By Tim Anderson – Jun 29, 2021
“The trees must form ranks to keep the giant with seven-league boots from passing! It is the time of mobilization” –José Martí
The failing advance of eight US-driven wars of aggression in the Middle East has boosted resistance links in the region and across the world. As imperial globalism fails, resistance is being globalized.
This is the central dialectic of our time. Washington’s 21st-century over-reach, in a bid to maintain its dominance by trying to block emerging multi-polar and Eurasian centers of power, has instead helped enhanced them.
The resistance has realized that a high degree of unity is required to defeat the new wave of aggression from the common enemy, as Cuba’s national hero José Martí said 130 years ago. Building strong links between independent peoples is the task at hand.
That is why the late Hugo Chávez and the late Fidel Castro worked so hard to create new regional organizations and so protected their region from imperial predators; and that is why the Iran-led Axis of Resistance bloc (so far: Iran, Palestine, Syria, Iraq, Hezbollah, and Yemen) is consolidating its strategic links today.
The resistance counter-movements are stark, crossing cross cultures and continents. As Washington invaded Afghanistan and Iraq, its globalist project at the World Trade Organization (WTO) failed, leading to a new regionalism in trade and economic matters, part of which is counter-hegemonic.
In 2005 Hugo Chávez arrived in Argentina with a shovel to join his allies in the “burial” of the US-led “Free Trade Area of the Americas.” The progressive Latin bloc had just created the Cuba-Venezuela-led ALBA (the Bolivarian Alliance) and went on to resurrect UNASUR (the Union of South American Nations) and build the CELAC (Community of Latin American and Caribbean States).
Meanwhile, NATO’s colony in Palestine pushed its ethnic cleansing so far that the fig leaf of “two states” dropped, unmasking the ugly reality of Zionist apartheid, a disgrace from which there is no escape. Given the staunch resistance of the people of Palestine, rising international illegitimacy will open the way for a dismantling of the apartheid state.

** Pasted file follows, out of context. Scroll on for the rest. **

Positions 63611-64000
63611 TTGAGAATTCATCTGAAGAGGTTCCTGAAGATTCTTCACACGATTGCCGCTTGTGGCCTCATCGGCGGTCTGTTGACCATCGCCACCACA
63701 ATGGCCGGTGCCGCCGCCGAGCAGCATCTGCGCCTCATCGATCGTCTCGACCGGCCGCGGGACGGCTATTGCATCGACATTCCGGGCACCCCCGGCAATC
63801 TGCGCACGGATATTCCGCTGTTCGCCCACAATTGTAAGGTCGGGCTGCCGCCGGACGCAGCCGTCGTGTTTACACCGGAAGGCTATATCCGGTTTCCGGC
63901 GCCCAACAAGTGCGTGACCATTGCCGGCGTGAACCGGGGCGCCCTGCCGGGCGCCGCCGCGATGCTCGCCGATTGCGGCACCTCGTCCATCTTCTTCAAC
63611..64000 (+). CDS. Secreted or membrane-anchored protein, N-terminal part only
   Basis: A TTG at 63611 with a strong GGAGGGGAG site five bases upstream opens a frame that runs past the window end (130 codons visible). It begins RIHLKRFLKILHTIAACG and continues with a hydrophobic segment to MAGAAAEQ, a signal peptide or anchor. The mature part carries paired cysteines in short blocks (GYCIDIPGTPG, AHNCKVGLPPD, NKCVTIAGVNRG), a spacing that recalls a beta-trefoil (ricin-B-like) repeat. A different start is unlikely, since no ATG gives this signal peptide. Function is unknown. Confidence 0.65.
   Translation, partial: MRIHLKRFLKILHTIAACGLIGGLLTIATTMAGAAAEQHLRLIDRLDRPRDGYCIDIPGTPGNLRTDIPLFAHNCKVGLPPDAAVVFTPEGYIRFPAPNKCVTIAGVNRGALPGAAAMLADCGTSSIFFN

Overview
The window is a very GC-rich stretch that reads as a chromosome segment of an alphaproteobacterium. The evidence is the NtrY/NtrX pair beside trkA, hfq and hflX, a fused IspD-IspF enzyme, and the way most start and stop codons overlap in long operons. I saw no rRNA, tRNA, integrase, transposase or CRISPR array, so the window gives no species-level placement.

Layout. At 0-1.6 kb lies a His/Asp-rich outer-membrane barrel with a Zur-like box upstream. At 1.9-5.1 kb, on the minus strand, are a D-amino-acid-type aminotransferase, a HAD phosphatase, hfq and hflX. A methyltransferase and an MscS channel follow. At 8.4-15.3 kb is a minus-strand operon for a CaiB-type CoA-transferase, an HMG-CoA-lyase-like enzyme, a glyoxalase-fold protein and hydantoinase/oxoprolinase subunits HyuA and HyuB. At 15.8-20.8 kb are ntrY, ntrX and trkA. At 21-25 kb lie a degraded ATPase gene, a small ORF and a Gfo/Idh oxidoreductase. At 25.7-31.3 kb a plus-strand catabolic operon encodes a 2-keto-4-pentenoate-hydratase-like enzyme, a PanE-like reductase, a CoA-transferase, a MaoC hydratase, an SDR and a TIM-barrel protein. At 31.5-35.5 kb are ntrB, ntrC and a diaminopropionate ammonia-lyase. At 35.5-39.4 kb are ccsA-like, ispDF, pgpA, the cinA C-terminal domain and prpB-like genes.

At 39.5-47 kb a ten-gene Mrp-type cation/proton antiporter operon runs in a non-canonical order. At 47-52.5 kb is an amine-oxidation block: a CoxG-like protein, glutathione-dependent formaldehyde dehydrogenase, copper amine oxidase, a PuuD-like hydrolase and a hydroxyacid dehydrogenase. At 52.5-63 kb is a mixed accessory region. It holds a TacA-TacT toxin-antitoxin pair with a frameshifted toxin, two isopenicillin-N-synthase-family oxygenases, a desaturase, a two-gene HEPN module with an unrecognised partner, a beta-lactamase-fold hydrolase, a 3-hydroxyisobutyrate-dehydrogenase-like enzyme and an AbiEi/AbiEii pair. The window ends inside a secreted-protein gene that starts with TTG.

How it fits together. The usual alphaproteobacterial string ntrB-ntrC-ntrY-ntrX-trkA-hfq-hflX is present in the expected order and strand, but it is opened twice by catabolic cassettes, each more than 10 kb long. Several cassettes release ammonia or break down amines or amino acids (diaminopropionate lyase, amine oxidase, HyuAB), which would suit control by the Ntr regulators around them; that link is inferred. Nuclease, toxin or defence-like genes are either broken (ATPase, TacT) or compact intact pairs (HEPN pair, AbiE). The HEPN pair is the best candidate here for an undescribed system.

The series of failing “New Middle East” wars have led to renewed US bombing of Iraq and Syria, eighteen and ten years after those aggressions began. But the foreign occupation of these long-suffering Arab countries is fragile, with the US-backed mass terrorism mostly defeated.
The persistence of these treacherous wars has drawn assistance from Russia and China, the very competitors Washington hoped to exclude. The Eurasian giants are now important Resistance allies and are making long-term and strategic investments, demonstrating further the futility of Washington’s losing gambit.
Even Trump’s cowardly murder of the much-loved resistance commander, Qassem Soleimani, intended to break and demoralize, instead galvanized the fractious forces within Iraq, leading to a unanimous demand by Iraqi lawmakers for a US exit from the country. Across the region, especially in Iran and from the Resistance in Lebanon, that call was reinforced by a demand for the US to leave the entire region.
Israeli interventions in the dirty war on Yemen, allied to the Saudis and UAE, driven by zionist ambitions and Washington’s NME project, simply confirmed the commitment of the Ansarallah-led coalition in Yemen to the strategic aims of the Regional Resistance.
So despite the forced “normalization” with Israelis on the part of some of the Arab monarchies, many of those same comprador elites, not least the Saudis, were demanding a truce with Yemen, restoring their links with Damascus and seeking new relations with Iran.
The more “flexible” of the regional players could see the proverbial writing on the wall, and even more threats from Washington seemed to lose their bite.
The strategic and economic agreements between China and Iran and Russia and Iran should be seen alongside the ongoing cooperation with Venezuela and Cuba. The economic siege measures against all these parties have ensured a deepening of their strategic cooperation.
While the enemy skillfully played the sectarian religious card to divide and rule the Middle East region, this does not seem to have much affected the growing bonds between (for example) Islamic Iran, nationalist Palestine, Pan-Arabist Syria, and pluralist Lebanon.
We saw a similar bond grow between humanist-socialist Cuba, socialist-Christian Venezuela, and Indigenous-socialist Bolivia.
A Cuban communist once told me the secret of their success: “unity and culture.” That did not mean they would impose their culture on others; it meant they would stick together and shared their best with other decent cultures.
In both regions, there was enough common ground and shared principle between the resistance parties to “form ranks,” expel imperial incursions and build new social structures based on their own cultures and lived realities.
Powerful allies with distinct goals, in particular Russia and China, simply add important counter-weight to that Resistance project. An independent Middle East can and should emerge as the West Asian heart of Eurasia. Respectful friends would be welcome.
Tim Anderson is director of the Sydney-based Centre for Counter Hegemonic Studies.
Featured image: File Photo